India passes new telecom bill to modernise connectivity, introduce satellite broadband amid privacy concerns

The upper house of Indian Parliament today passed the Telecommunications Bill, 2023, replacing over century-old rules as part of the country’s efforts to modernise connectivity, embrace new services, and cater to the evolving landscape of telecommunications. The move comes just months before general elections and aims to foster private participation, attract foreign investors, and facilitate the introduction of satellite broadband services.

In a first, the legislation allows for allocation of spectrum for satellite-based services without participating in auctions. This move is expected to favour global players such as Airtel-owned OneWeb, Elon Musk’s Starlink, and Amazon’s Kuiper among others — all of whom are keen to establish satellite broadband services in India.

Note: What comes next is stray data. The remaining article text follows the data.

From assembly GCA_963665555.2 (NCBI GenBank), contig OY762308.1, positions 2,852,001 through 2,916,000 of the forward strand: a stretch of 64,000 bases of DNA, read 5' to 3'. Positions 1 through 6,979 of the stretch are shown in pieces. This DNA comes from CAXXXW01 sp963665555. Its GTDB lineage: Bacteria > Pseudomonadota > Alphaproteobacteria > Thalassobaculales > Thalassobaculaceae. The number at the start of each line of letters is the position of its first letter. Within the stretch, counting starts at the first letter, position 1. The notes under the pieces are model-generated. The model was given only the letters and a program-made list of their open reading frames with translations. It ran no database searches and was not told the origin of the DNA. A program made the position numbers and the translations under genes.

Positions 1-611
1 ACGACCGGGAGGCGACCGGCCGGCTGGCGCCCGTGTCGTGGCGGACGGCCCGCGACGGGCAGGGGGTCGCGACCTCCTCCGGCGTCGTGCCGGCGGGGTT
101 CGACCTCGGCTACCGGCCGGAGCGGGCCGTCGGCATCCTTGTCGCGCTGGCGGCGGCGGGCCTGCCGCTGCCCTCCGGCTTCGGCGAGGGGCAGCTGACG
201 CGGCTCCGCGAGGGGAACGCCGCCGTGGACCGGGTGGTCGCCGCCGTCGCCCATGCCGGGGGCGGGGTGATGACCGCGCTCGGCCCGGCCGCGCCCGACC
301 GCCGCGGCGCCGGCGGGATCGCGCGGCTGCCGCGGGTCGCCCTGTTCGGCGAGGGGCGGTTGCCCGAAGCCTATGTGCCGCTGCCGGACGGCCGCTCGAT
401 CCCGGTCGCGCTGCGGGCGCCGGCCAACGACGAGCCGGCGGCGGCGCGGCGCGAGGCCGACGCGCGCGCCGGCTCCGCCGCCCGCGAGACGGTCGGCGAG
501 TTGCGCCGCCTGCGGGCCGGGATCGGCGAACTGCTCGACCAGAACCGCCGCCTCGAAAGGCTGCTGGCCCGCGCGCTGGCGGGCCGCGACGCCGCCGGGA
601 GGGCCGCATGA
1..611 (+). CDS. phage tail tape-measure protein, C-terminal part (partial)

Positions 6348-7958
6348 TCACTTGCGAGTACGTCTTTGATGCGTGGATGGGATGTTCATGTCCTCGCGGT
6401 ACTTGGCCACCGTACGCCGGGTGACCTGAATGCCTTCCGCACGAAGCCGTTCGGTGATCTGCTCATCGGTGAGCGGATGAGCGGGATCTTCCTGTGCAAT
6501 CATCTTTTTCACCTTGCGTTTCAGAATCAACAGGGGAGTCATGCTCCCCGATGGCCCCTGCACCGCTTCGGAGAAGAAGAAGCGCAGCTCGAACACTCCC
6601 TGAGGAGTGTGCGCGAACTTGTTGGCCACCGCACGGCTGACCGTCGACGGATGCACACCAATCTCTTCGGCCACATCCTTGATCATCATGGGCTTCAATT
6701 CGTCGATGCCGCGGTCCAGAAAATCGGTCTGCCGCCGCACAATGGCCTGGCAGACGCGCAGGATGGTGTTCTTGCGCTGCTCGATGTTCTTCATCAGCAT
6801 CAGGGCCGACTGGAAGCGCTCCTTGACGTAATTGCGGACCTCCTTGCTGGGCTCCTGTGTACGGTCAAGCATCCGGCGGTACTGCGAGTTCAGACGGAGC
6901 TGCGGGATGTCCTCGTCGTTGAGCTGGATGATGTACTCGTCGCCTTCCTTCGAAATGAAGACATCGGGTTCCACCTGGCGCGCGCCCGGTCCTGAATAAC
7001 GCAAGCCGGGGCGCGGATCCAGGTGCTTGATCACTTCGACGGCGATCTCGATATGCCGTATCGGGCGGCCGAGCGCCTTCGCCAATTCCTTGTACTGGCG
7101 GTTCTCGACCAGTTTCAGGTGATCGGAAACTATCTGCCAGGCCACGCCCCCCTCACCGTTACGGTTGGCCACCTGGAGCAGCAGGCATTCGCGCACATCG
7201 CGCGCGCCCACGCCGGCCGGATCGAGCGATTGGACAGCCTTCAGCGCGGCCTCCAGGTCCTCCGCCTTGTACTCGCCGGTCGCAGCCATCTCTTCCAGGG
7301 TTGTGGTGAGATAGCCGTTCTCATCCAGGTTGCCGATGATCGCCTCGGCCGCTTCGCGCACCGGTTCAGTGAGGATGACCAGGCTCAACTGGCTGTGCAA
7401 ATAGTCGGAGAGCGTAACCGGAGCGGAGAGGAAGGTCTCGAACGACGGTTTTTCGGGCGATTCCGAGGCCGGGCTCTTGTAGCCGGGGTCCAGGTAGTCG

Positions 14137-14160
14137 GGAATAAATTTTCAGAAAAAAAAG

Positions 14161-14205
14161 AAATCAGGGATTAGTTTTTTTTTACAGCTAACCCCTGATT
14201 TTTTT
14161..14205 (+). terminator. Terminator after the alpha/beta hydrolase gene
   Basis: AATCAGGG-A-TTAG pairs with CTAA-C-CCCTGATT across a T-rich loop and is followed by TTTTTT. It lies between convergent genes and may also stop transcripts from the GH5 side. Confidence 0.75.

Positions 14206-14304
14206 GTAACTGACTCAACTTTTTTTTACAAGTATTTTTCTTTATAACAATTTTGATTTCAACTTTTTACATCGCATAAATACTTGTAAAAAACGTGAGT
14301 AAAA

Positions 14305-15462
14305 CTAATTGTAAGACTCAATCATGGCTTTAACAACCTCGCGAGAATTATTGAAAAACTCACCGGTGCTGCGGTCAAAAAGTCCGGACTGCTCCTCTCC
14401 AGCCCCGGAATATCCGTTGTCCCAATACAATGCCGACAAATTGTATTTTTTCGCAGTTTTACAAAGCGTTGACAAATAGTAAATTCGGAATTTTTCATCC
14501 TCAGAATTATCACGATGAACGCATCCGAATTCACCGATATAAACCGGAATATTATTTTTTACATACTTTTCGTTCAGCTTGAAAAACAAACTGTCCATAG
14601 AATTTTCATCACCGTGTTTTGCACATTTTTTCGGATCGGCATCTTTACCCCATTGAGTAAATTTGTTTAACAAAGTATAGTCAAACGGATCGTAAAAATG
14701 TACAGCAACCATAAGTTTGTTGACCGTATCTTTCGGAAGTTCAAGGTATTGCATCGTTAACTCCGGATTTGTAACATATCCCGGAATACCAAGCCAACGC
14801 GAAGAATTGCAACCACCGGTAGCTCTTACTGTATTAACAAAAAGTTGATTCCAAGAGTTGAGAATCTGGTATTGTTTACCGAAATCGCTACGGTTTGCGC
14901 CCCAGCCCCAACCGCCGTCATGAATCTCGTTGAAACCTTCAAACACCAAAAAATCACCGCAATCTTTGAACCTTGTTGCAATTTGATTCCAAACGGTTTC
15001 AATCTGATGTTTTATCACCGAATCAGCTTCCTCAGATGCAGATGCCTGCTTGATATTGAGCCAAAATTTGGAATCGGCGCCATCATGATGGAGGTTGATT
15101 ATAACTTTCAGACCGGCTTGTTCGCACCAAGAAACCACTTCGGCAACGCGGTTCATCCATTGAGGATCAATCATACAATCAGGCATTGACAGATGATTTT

The bill introduces measures for biometric verification of subscribers and restricts the number of SIM cards each user can employ, aiming to curb fraudulent activities and enhance security. The legislation includes provisions for civil penalties, with fines of up to $12,000 for specific infringements and up to $600,400 for breaches of defined terms and conditions.

Amendments to the Telecom Regulatory Authority of India Act, 1997, allow individuals with over 30 years of private sector experience to be appointed as the regulator’s chairperson, broadening the pool of eligible candidates.

The bill, which was passed with most of the opposition MPs absent due to suspension, also raises privacy concerns. The bill grants the Narendra Modi-led government sweeping authority to utilise and take control of telecom services and networks, particularly for monitoring traffic data in national security interests. It also retains provisions for intercepting communication, and taking control of broadcasts during emergent situations.


Read Also